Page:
Enough Crystal Reports Education to Be Dangerous
The Crystal Reports database reporting application has powerful capabilities to access and analyze various sources of data, from desktop solutions like Microsoft Access to server-based data files such as Sage 100 and SQL or Oracle databases.
Crystal Reports can get highly complex. The software is a pro at using powerful analytical functions and mathematical expressions to create complex formulas by which to understand data.
Because the its richness, primary users of the software will benefit from training on the creation of formulas (in Crystal or Basic syntax) and formula fields, use of the 250-plus functions in Crystal Reports, formatting for fields and sections, summarizing of report data and use of drill-down features in summary reports.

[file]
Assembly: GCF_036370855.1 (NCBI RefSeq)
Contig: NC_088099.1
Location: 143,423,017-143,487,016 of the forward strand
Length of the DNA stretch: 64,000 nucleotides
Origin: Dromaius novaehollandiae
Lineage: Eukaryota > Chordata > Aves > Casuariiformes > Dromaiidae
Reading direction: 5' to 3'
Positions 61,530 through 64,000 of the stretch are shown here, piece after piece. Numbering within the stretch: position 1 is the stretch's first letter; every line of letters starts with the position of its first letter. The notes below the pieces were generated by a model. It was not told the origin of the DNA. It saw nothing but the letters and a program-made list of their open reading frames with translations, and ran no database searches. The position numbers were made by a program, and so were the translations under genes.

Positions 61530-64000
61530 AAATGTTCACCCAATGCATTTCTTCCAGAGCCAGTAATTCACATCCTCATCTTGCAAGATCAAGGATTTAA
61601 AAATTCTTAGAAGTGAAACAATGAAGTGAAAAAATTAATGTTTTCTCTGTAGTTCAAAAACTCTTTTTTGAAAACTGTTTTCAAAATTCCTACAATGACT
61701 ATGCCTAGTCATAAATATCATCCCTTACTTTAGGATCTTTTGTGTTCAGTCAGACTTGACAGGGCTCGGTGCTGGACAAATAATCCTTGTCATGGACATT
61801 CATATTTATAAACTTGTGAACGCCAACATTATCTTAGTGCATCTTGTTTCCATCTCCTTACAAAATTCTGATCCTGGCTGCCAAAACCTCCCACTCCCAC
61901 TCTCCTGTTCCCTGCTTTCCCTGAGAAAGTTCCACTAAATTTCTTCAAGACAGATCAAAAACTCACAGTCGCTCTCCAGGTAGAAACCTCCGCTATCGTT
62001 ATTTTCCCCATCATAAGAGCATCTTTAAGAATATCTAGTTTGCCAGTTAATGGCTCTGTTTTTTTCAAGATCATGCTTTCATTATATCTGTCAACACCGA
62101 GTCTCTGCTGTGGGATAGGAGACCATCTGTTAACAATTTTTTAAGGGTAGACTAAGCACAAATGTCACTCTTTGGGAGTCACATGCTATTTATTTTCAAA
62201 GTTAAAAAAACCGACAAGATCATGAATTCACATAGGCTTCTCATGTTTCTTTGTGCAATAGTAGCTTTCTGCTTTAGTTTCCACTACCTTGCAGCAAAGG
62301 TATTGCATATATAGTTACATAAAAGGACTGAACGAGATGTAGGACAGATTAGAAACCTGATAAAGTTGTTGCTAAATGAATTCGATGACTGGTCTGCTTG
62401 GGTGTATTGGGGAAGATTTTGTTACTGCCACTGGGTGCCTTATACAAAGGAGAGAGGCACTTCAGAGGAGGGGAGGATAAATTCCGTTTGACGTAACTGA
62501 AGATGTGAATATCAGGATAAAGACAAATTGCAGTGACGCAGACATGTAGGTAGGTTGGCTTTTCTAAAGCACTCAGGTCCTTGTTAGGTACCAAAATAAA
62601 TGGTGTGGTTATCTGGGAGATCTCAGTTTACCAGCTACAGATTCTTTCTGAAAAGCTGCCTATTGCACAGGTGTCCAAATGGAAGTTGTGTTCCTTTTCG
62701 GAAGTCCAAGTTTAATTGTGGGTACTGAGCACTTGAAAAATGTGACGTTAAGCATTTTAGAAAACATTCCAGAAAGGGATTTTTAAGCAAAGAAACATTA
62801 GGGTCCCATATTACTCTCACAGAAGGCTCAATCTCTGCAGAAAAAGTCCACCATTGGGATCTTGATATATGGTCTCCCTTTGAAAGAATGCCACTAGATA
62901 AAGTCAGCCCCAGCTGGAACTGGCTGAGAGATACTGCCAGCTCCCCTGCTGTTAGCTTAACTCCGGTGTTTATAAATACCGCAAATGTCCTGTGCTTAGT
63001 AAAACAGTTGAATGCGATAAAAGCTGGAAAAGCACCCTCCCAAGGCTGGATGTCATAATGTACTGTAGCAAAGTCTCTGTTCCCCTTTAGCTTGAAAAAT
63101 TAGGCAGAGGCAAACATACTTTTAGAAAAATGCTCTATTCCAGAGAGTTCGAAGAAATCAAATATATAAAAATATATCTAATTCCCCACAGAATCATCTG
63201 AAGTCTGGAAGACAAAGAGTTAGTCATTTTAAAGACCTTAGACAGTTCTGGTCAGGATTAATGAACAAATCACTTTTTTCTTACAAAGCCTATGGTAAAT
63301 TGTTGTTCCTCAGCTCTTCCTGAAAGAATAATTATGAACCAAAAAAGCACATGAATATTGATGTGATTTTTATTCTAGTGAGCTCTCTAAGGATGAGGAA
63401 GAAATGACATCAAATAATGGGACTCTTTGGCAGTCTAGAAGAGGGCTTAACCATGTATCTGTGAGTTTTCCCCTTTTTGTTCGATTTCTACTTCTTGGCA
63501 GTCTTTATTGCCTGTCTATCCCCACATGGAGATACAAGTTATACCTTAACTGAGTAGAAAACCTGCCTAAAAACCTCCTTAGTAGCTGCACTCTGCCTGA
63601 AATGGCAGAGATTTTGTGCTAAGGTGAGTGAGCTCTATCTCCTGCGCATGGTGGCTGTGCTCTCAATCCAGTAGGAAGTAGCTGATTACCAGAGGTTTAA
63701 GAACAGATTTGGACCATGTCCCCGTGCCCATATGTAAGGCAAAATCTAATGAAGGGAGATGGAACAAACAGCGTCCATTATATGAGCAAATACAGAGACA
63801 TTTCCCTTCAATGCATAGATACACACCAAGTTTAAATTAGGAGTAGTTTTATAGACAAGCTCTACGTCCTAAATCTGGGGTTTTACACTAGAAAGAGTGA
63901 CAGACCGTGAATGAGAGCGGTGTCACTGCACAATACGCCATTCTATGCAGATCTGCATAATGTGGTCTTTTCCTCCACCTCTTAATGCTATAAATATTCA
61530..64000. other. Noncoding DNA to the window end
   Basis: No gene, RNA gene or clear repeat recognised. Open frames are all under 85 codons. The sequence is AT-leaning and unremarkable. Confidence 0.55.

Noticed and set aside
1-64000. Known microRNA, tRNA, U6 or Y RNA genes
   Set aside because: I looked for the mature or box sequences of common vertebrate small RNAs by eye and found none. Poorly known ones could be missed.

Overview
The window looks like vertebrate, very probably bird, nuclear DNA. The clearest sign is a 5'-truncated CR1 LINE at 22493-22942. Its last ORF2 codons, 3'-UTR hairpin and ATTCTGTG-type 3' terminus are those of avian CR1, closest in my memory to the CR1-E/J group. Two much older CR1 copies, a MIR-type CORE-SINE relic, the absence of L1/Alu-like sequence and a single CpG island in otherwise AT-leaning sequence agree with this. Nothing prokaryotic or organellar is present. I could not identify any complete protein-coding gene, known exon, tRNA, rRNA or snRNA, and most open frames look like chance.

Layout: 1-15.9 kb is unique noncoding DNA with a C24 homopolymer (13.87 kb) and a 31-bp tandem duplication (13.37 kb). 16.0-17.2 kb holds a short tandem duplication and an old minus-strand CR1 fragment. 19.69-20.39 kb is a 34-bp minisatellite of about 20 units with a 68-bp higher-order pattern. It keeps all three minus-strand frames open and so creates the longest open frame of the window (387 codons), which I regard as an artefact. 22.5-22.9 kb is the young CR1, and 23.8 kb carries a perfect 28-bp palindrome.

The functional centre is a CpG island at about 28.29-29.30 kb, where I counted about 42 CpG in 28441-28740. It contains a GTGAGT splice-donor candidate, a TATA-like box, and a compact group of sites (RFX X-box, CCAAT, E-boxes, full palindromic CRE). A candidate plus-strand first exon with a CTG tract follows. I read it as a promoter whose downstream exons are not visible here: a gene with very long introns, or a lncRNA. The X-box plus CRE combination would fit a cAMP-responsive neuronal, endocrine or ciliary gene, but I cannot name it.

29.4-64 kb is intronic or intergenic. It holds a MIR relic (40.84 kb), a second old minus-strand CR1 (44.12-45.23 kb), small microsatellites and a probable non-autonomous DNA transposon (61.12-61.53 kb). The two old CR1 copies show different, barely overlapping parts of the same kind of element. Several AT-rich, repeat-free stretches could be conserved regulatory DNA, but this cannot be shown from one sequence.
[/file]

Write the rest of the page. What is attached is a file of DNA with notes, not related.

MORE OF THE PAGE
The sheer magnitude of options available in the Crystal Reports tool can intimidate even the most eager ERP user. For instance, Crystal Reports provides a useful tool for creating charts from grouped and summarized data in reports, for instance.
The “Chart Expert” enables you to quickly and easily create graphs and other visual aids to supplement report data—beyond the choices available in Microsoft Excel. The 3D Charts may be viewed from nearly any angle, or you may customize the view and save it so others may have the same experience.
Advanced reporting tools allow you to create parameter fields and set parameters around record selection, then generate subreports embedded within main reports for particular business needs or views. In essence, subreports place information from unrelated reports into a single document or expand the views of report data in that document.
And this is just a taste of the power of Crystal Reports.